As I sit down to play Need For Speed: Rivals, I tell Craig Sullivan, Criterion's former creative director now 'on loan' to Ghost Games, that Ghost's debut has a lot to live up to after Hot Pursuit and Most Wanted. "I think it could be better," he says.

And you know what? He might be right.

So, what do you need to know about Need For Speed: Rivals? Well, first and foremost, it's essentially Need For Speed: Hot Pursuit 2, but with the best bits of Most Wanted's concrete playground thrown in alongside: the latter's jumps, challenges, exploration and freedom, combined with the former's epic pursuits, sprawling world and sense of competition.

There's a renewed focus on pursuits here, and Ghost tells me that there are always 6 racers and 6 cops in the game world, with each dynamically switched between AI and human opponents as other players drop in or out. You can play on either side, and both have access to their own Pursuit Tech, including EMPs, turbo, spike strips and the like.

Races are activated in one of two different ways: firstly, by challenging other racers driving around the game world to a one-on-one battle, or by driving to set points on the map and activating the race. Races start instantly, and there are zero load times or countdown timers: hit L1 (the version on show was the PS4 version) as you approach the start line, and you'll start the race immediately. If other human racers are at the start point at the time you activate it, they'll replace the AI (which ordinarily race up behind you as soon as you start) - and if they're already involved in another race themselves, it's quite possible that you'll cross paths mid-race.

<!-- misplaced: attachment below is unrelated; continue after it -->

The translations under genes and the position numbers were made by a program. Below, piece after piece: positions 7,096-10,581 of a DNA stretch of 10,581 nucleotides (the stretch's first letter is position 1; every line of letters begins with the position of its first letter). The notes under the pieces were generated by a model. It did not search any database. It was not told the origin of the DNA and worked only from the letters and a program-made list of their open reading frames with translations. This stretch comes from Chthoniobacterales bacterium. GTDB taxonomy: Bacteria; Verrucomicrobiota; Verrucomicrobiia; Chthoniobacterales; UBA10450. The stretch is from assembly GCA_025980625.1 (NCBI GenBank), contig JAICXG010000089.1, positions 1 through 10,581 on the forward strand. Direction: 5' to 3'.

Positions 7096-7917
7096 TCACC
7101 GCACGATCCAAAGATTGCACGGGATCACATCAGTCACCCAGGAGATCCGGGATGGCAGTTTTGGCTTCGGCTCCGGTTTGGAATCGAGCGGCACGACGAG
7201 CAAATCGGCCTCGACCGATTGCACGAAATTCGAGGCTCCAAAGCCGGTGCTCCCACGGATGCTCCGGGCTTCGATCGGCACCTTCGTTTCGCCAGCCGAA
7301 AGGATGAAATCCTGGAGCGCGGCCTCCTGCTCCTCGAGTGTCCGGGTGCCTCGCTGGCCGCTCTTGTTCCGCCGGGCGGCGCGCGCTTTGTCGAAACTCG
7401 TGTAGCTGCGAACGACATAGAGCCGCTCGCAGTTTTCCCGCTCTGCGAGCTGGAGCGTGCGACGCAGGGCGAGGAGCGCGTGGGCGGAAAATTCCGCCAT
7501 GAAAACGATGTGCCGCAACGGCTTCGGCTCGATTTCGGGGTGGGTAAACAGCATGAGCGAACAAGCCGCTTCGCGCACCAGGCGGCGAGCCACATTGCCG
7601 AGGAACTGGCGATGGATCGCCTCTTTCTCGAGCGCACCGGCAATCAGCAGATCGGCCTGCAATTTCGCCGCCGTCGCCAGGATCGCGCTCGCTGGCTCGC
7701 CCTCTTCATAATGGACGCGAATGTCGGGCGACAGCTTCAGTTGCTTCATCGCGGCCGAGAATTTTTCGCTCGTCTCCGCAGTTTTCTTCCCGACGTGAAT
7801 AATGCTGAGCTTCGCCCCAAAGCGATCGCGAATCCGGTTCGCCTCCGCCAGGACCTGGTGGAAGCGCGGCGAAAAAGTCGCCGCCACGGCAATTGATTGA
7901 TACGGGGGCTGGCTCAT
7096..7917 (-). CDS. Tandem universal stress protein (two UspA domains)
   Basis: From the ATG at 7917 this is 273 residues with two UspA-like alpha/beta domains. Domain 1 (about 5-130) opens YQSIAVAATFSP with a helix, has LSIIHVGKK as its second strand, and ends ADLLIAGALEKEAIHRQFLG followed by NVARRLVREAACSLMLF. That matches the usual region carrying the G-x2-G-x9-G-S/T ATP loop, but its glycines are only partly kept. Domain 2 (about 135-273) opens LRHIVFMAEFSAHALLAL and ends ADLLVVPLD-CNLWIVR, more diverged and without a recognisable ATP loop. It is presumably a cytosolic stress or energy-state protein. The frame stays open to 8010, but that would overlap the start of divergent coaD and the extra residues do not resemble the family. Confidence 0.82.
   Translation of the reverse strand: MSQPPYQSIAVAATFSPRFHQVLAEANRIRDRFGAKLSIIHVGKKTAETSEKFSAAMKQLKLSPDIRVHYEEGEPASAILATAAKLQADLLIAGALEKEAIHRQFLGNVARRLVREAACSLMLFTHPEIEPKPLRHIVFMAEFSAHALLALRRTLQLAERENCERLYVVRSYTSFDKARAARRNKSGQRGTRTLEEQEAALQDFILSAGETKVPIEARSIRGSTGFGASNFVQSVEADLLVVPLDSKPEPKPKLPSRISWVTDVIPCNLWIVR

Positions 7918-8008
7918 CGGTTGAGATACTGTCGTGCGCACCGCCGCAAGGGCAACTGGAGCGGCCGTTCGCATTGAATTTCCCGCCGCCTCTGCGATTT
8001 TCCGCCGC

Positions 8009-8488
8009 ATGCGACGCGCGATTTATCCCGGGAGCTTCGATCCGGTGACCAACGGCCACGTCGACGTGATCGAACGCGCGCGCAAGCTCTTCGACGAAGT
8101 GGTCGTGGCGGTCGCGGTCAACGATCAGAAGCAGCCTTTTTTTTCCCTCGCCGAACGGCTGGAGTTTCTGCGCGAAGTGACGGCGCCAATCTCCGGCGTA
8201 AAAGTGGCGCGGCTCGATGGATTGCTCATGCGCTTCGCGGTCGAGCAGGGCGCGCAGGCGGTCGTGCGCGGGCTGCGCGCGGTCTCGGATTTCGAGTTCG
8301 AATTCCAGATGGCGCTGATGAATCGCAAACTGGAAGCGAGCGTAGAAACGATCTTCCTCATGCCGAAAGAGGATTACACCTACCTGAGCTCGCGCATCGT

But winning races is only a side point to Rivals. Rivals is built around a risk/reward system, building up points to become the game's best racer. Everything you do in the game world - as a racer, at least - earns you points. Drifting, speeding, jumping, taking down others and finishing races each contribute to your score as an overall multiplier ticks over, increasing after a certain amount of time passes or upon completing particular objectives. But if you're taken down by a cop before banking the points at a hideout, you'll lose them all.

Cops, meanwhile, can earn points by taking out racers with the highest score. The higher score they have, the more points the cops will earn when they take them down. The mechanic leads to some intense games of cat & mouse, as the racer desperately seeks a route to a hideout before they're taken down by the pursuing cop. It's terrific high-stakes fun.

It feels like a Criterion Need For Speed, too. Cars are slightly heavier than they were in Most Wanted, leading to Hot Pursuit-style drifts once you begin to master the handling, and the world feels like a combination of Seacrest County and Fairhaven, with the long rural roads of Hot Pursuit blending seamlessly with the urban jungle of Most Wanted. It's massive, too. Though access to the world is restricted in the E3 demo, the map appears to be far bigger than that of any previous Need For Speed title.

I'm almost convinced, then, that Ghost could have out-Criterion'd Criterion on their first go. Need For Speed: Rivals is the best fun I've had at E3 so far and, if first impressions are anything to go by, could be the next-generation's first must-have racer.